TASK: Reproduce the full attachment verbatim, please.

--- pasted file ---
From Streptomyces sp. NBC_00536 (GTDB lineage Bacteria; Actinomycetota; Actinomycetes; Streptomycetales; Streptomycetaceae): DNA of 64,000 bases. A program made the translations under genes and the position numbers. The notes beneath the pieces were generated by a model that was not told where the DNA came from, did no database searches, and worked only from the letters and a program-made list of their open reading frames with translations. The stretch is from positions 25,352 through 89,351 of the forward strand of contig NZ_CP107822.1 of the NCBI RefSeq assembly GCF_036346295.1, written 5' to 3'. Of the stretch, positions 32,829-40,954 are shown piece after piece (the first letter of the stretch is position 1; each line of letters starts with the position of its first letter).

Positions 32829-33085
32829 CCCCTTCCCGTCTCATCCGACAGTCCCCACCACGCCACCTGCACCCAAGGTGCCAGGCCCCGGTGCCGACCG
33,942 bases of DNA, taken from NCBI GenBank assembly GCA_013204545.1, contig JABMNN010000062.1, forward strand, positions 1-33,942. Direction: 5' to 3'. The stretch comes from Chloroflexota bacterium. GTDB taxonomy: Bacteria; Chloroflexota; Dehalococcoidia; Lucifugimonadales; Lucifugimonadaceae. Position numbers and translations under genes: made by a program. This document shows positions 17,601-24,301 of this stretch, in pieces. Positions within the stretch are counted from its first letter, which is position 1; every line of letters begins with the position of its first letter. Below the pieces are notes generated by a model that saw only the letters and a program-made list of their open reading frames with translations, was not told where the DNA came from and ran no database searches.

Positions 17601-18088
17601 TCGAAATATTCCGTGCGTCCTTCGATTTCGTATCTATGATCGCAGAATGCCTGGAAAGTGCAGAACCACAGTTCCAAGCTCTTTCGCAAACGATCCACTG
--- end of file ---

From Streptomyces sp. NBC_00536 (GTDB lineage Bacteria; Actinomycetota; Actinomycetes; Streptomycetales; Streptomycetaceae): DNA of 64,000 bases. A program made the translations under genes and the position numbers. The notes beneath the pieces were generated by a model that was not told where the DNA came from, did no database searches, and worked only from the letters and a program-made list of their open reading frames with translations. The stretch is from positions 25,352 through 89,351 of the forward strand of contig NZ_CP107822.1 of the NCBI RefSeq assembly GCF_036346295.1, written 5' to 3'. Of the stretch, positions 32,829-40,954 are shown piece after piece (the first letter of the stretch is position 1; each line of letters starts with the position of its first letter).

Positions 32829-33085
32829 CCCCTTCCCGTCTCATCCGACAGTCCCCACCACGCCACCTGCACCCAAGGTGCCAGGCCCCGGTGCCGACCG
33,942 bases of DNA, taken from NCBI GenBank assembly GCA_013204545.1, contig JABMNN010000062.1, forward strand, positions 1-33,942. Direction: 5' to 3'. The stretch comes from Chloroflexota bacterium. GTDB taxonomy: Bacteria; Chloroflexota; Dehalococcoidia; Lucifugimonadales; Lucifugimonadaceae. Position numbers and translations under genes: made by a program. This document shows positions 17,601-24,301 of this stretch, in pieces. Positions within the stretch are counted from its first letter, which is position 1; every line of letters begins with the position of its first letter. Below the pieces are notes generated by a model that saw only the letters and a program-made list of their open reading frames with translations, was not told where the DNA came from and ran no database searches.

Positions 17601-18088
17601 TCGAAATATTCCGTGCGTCCTTCGATTTCGTATCTATGATCGCAGAATGCCTGGAAAGTGCAGAACCACAGTTCCAAGCTCTTTCGCAAACGATCCACTG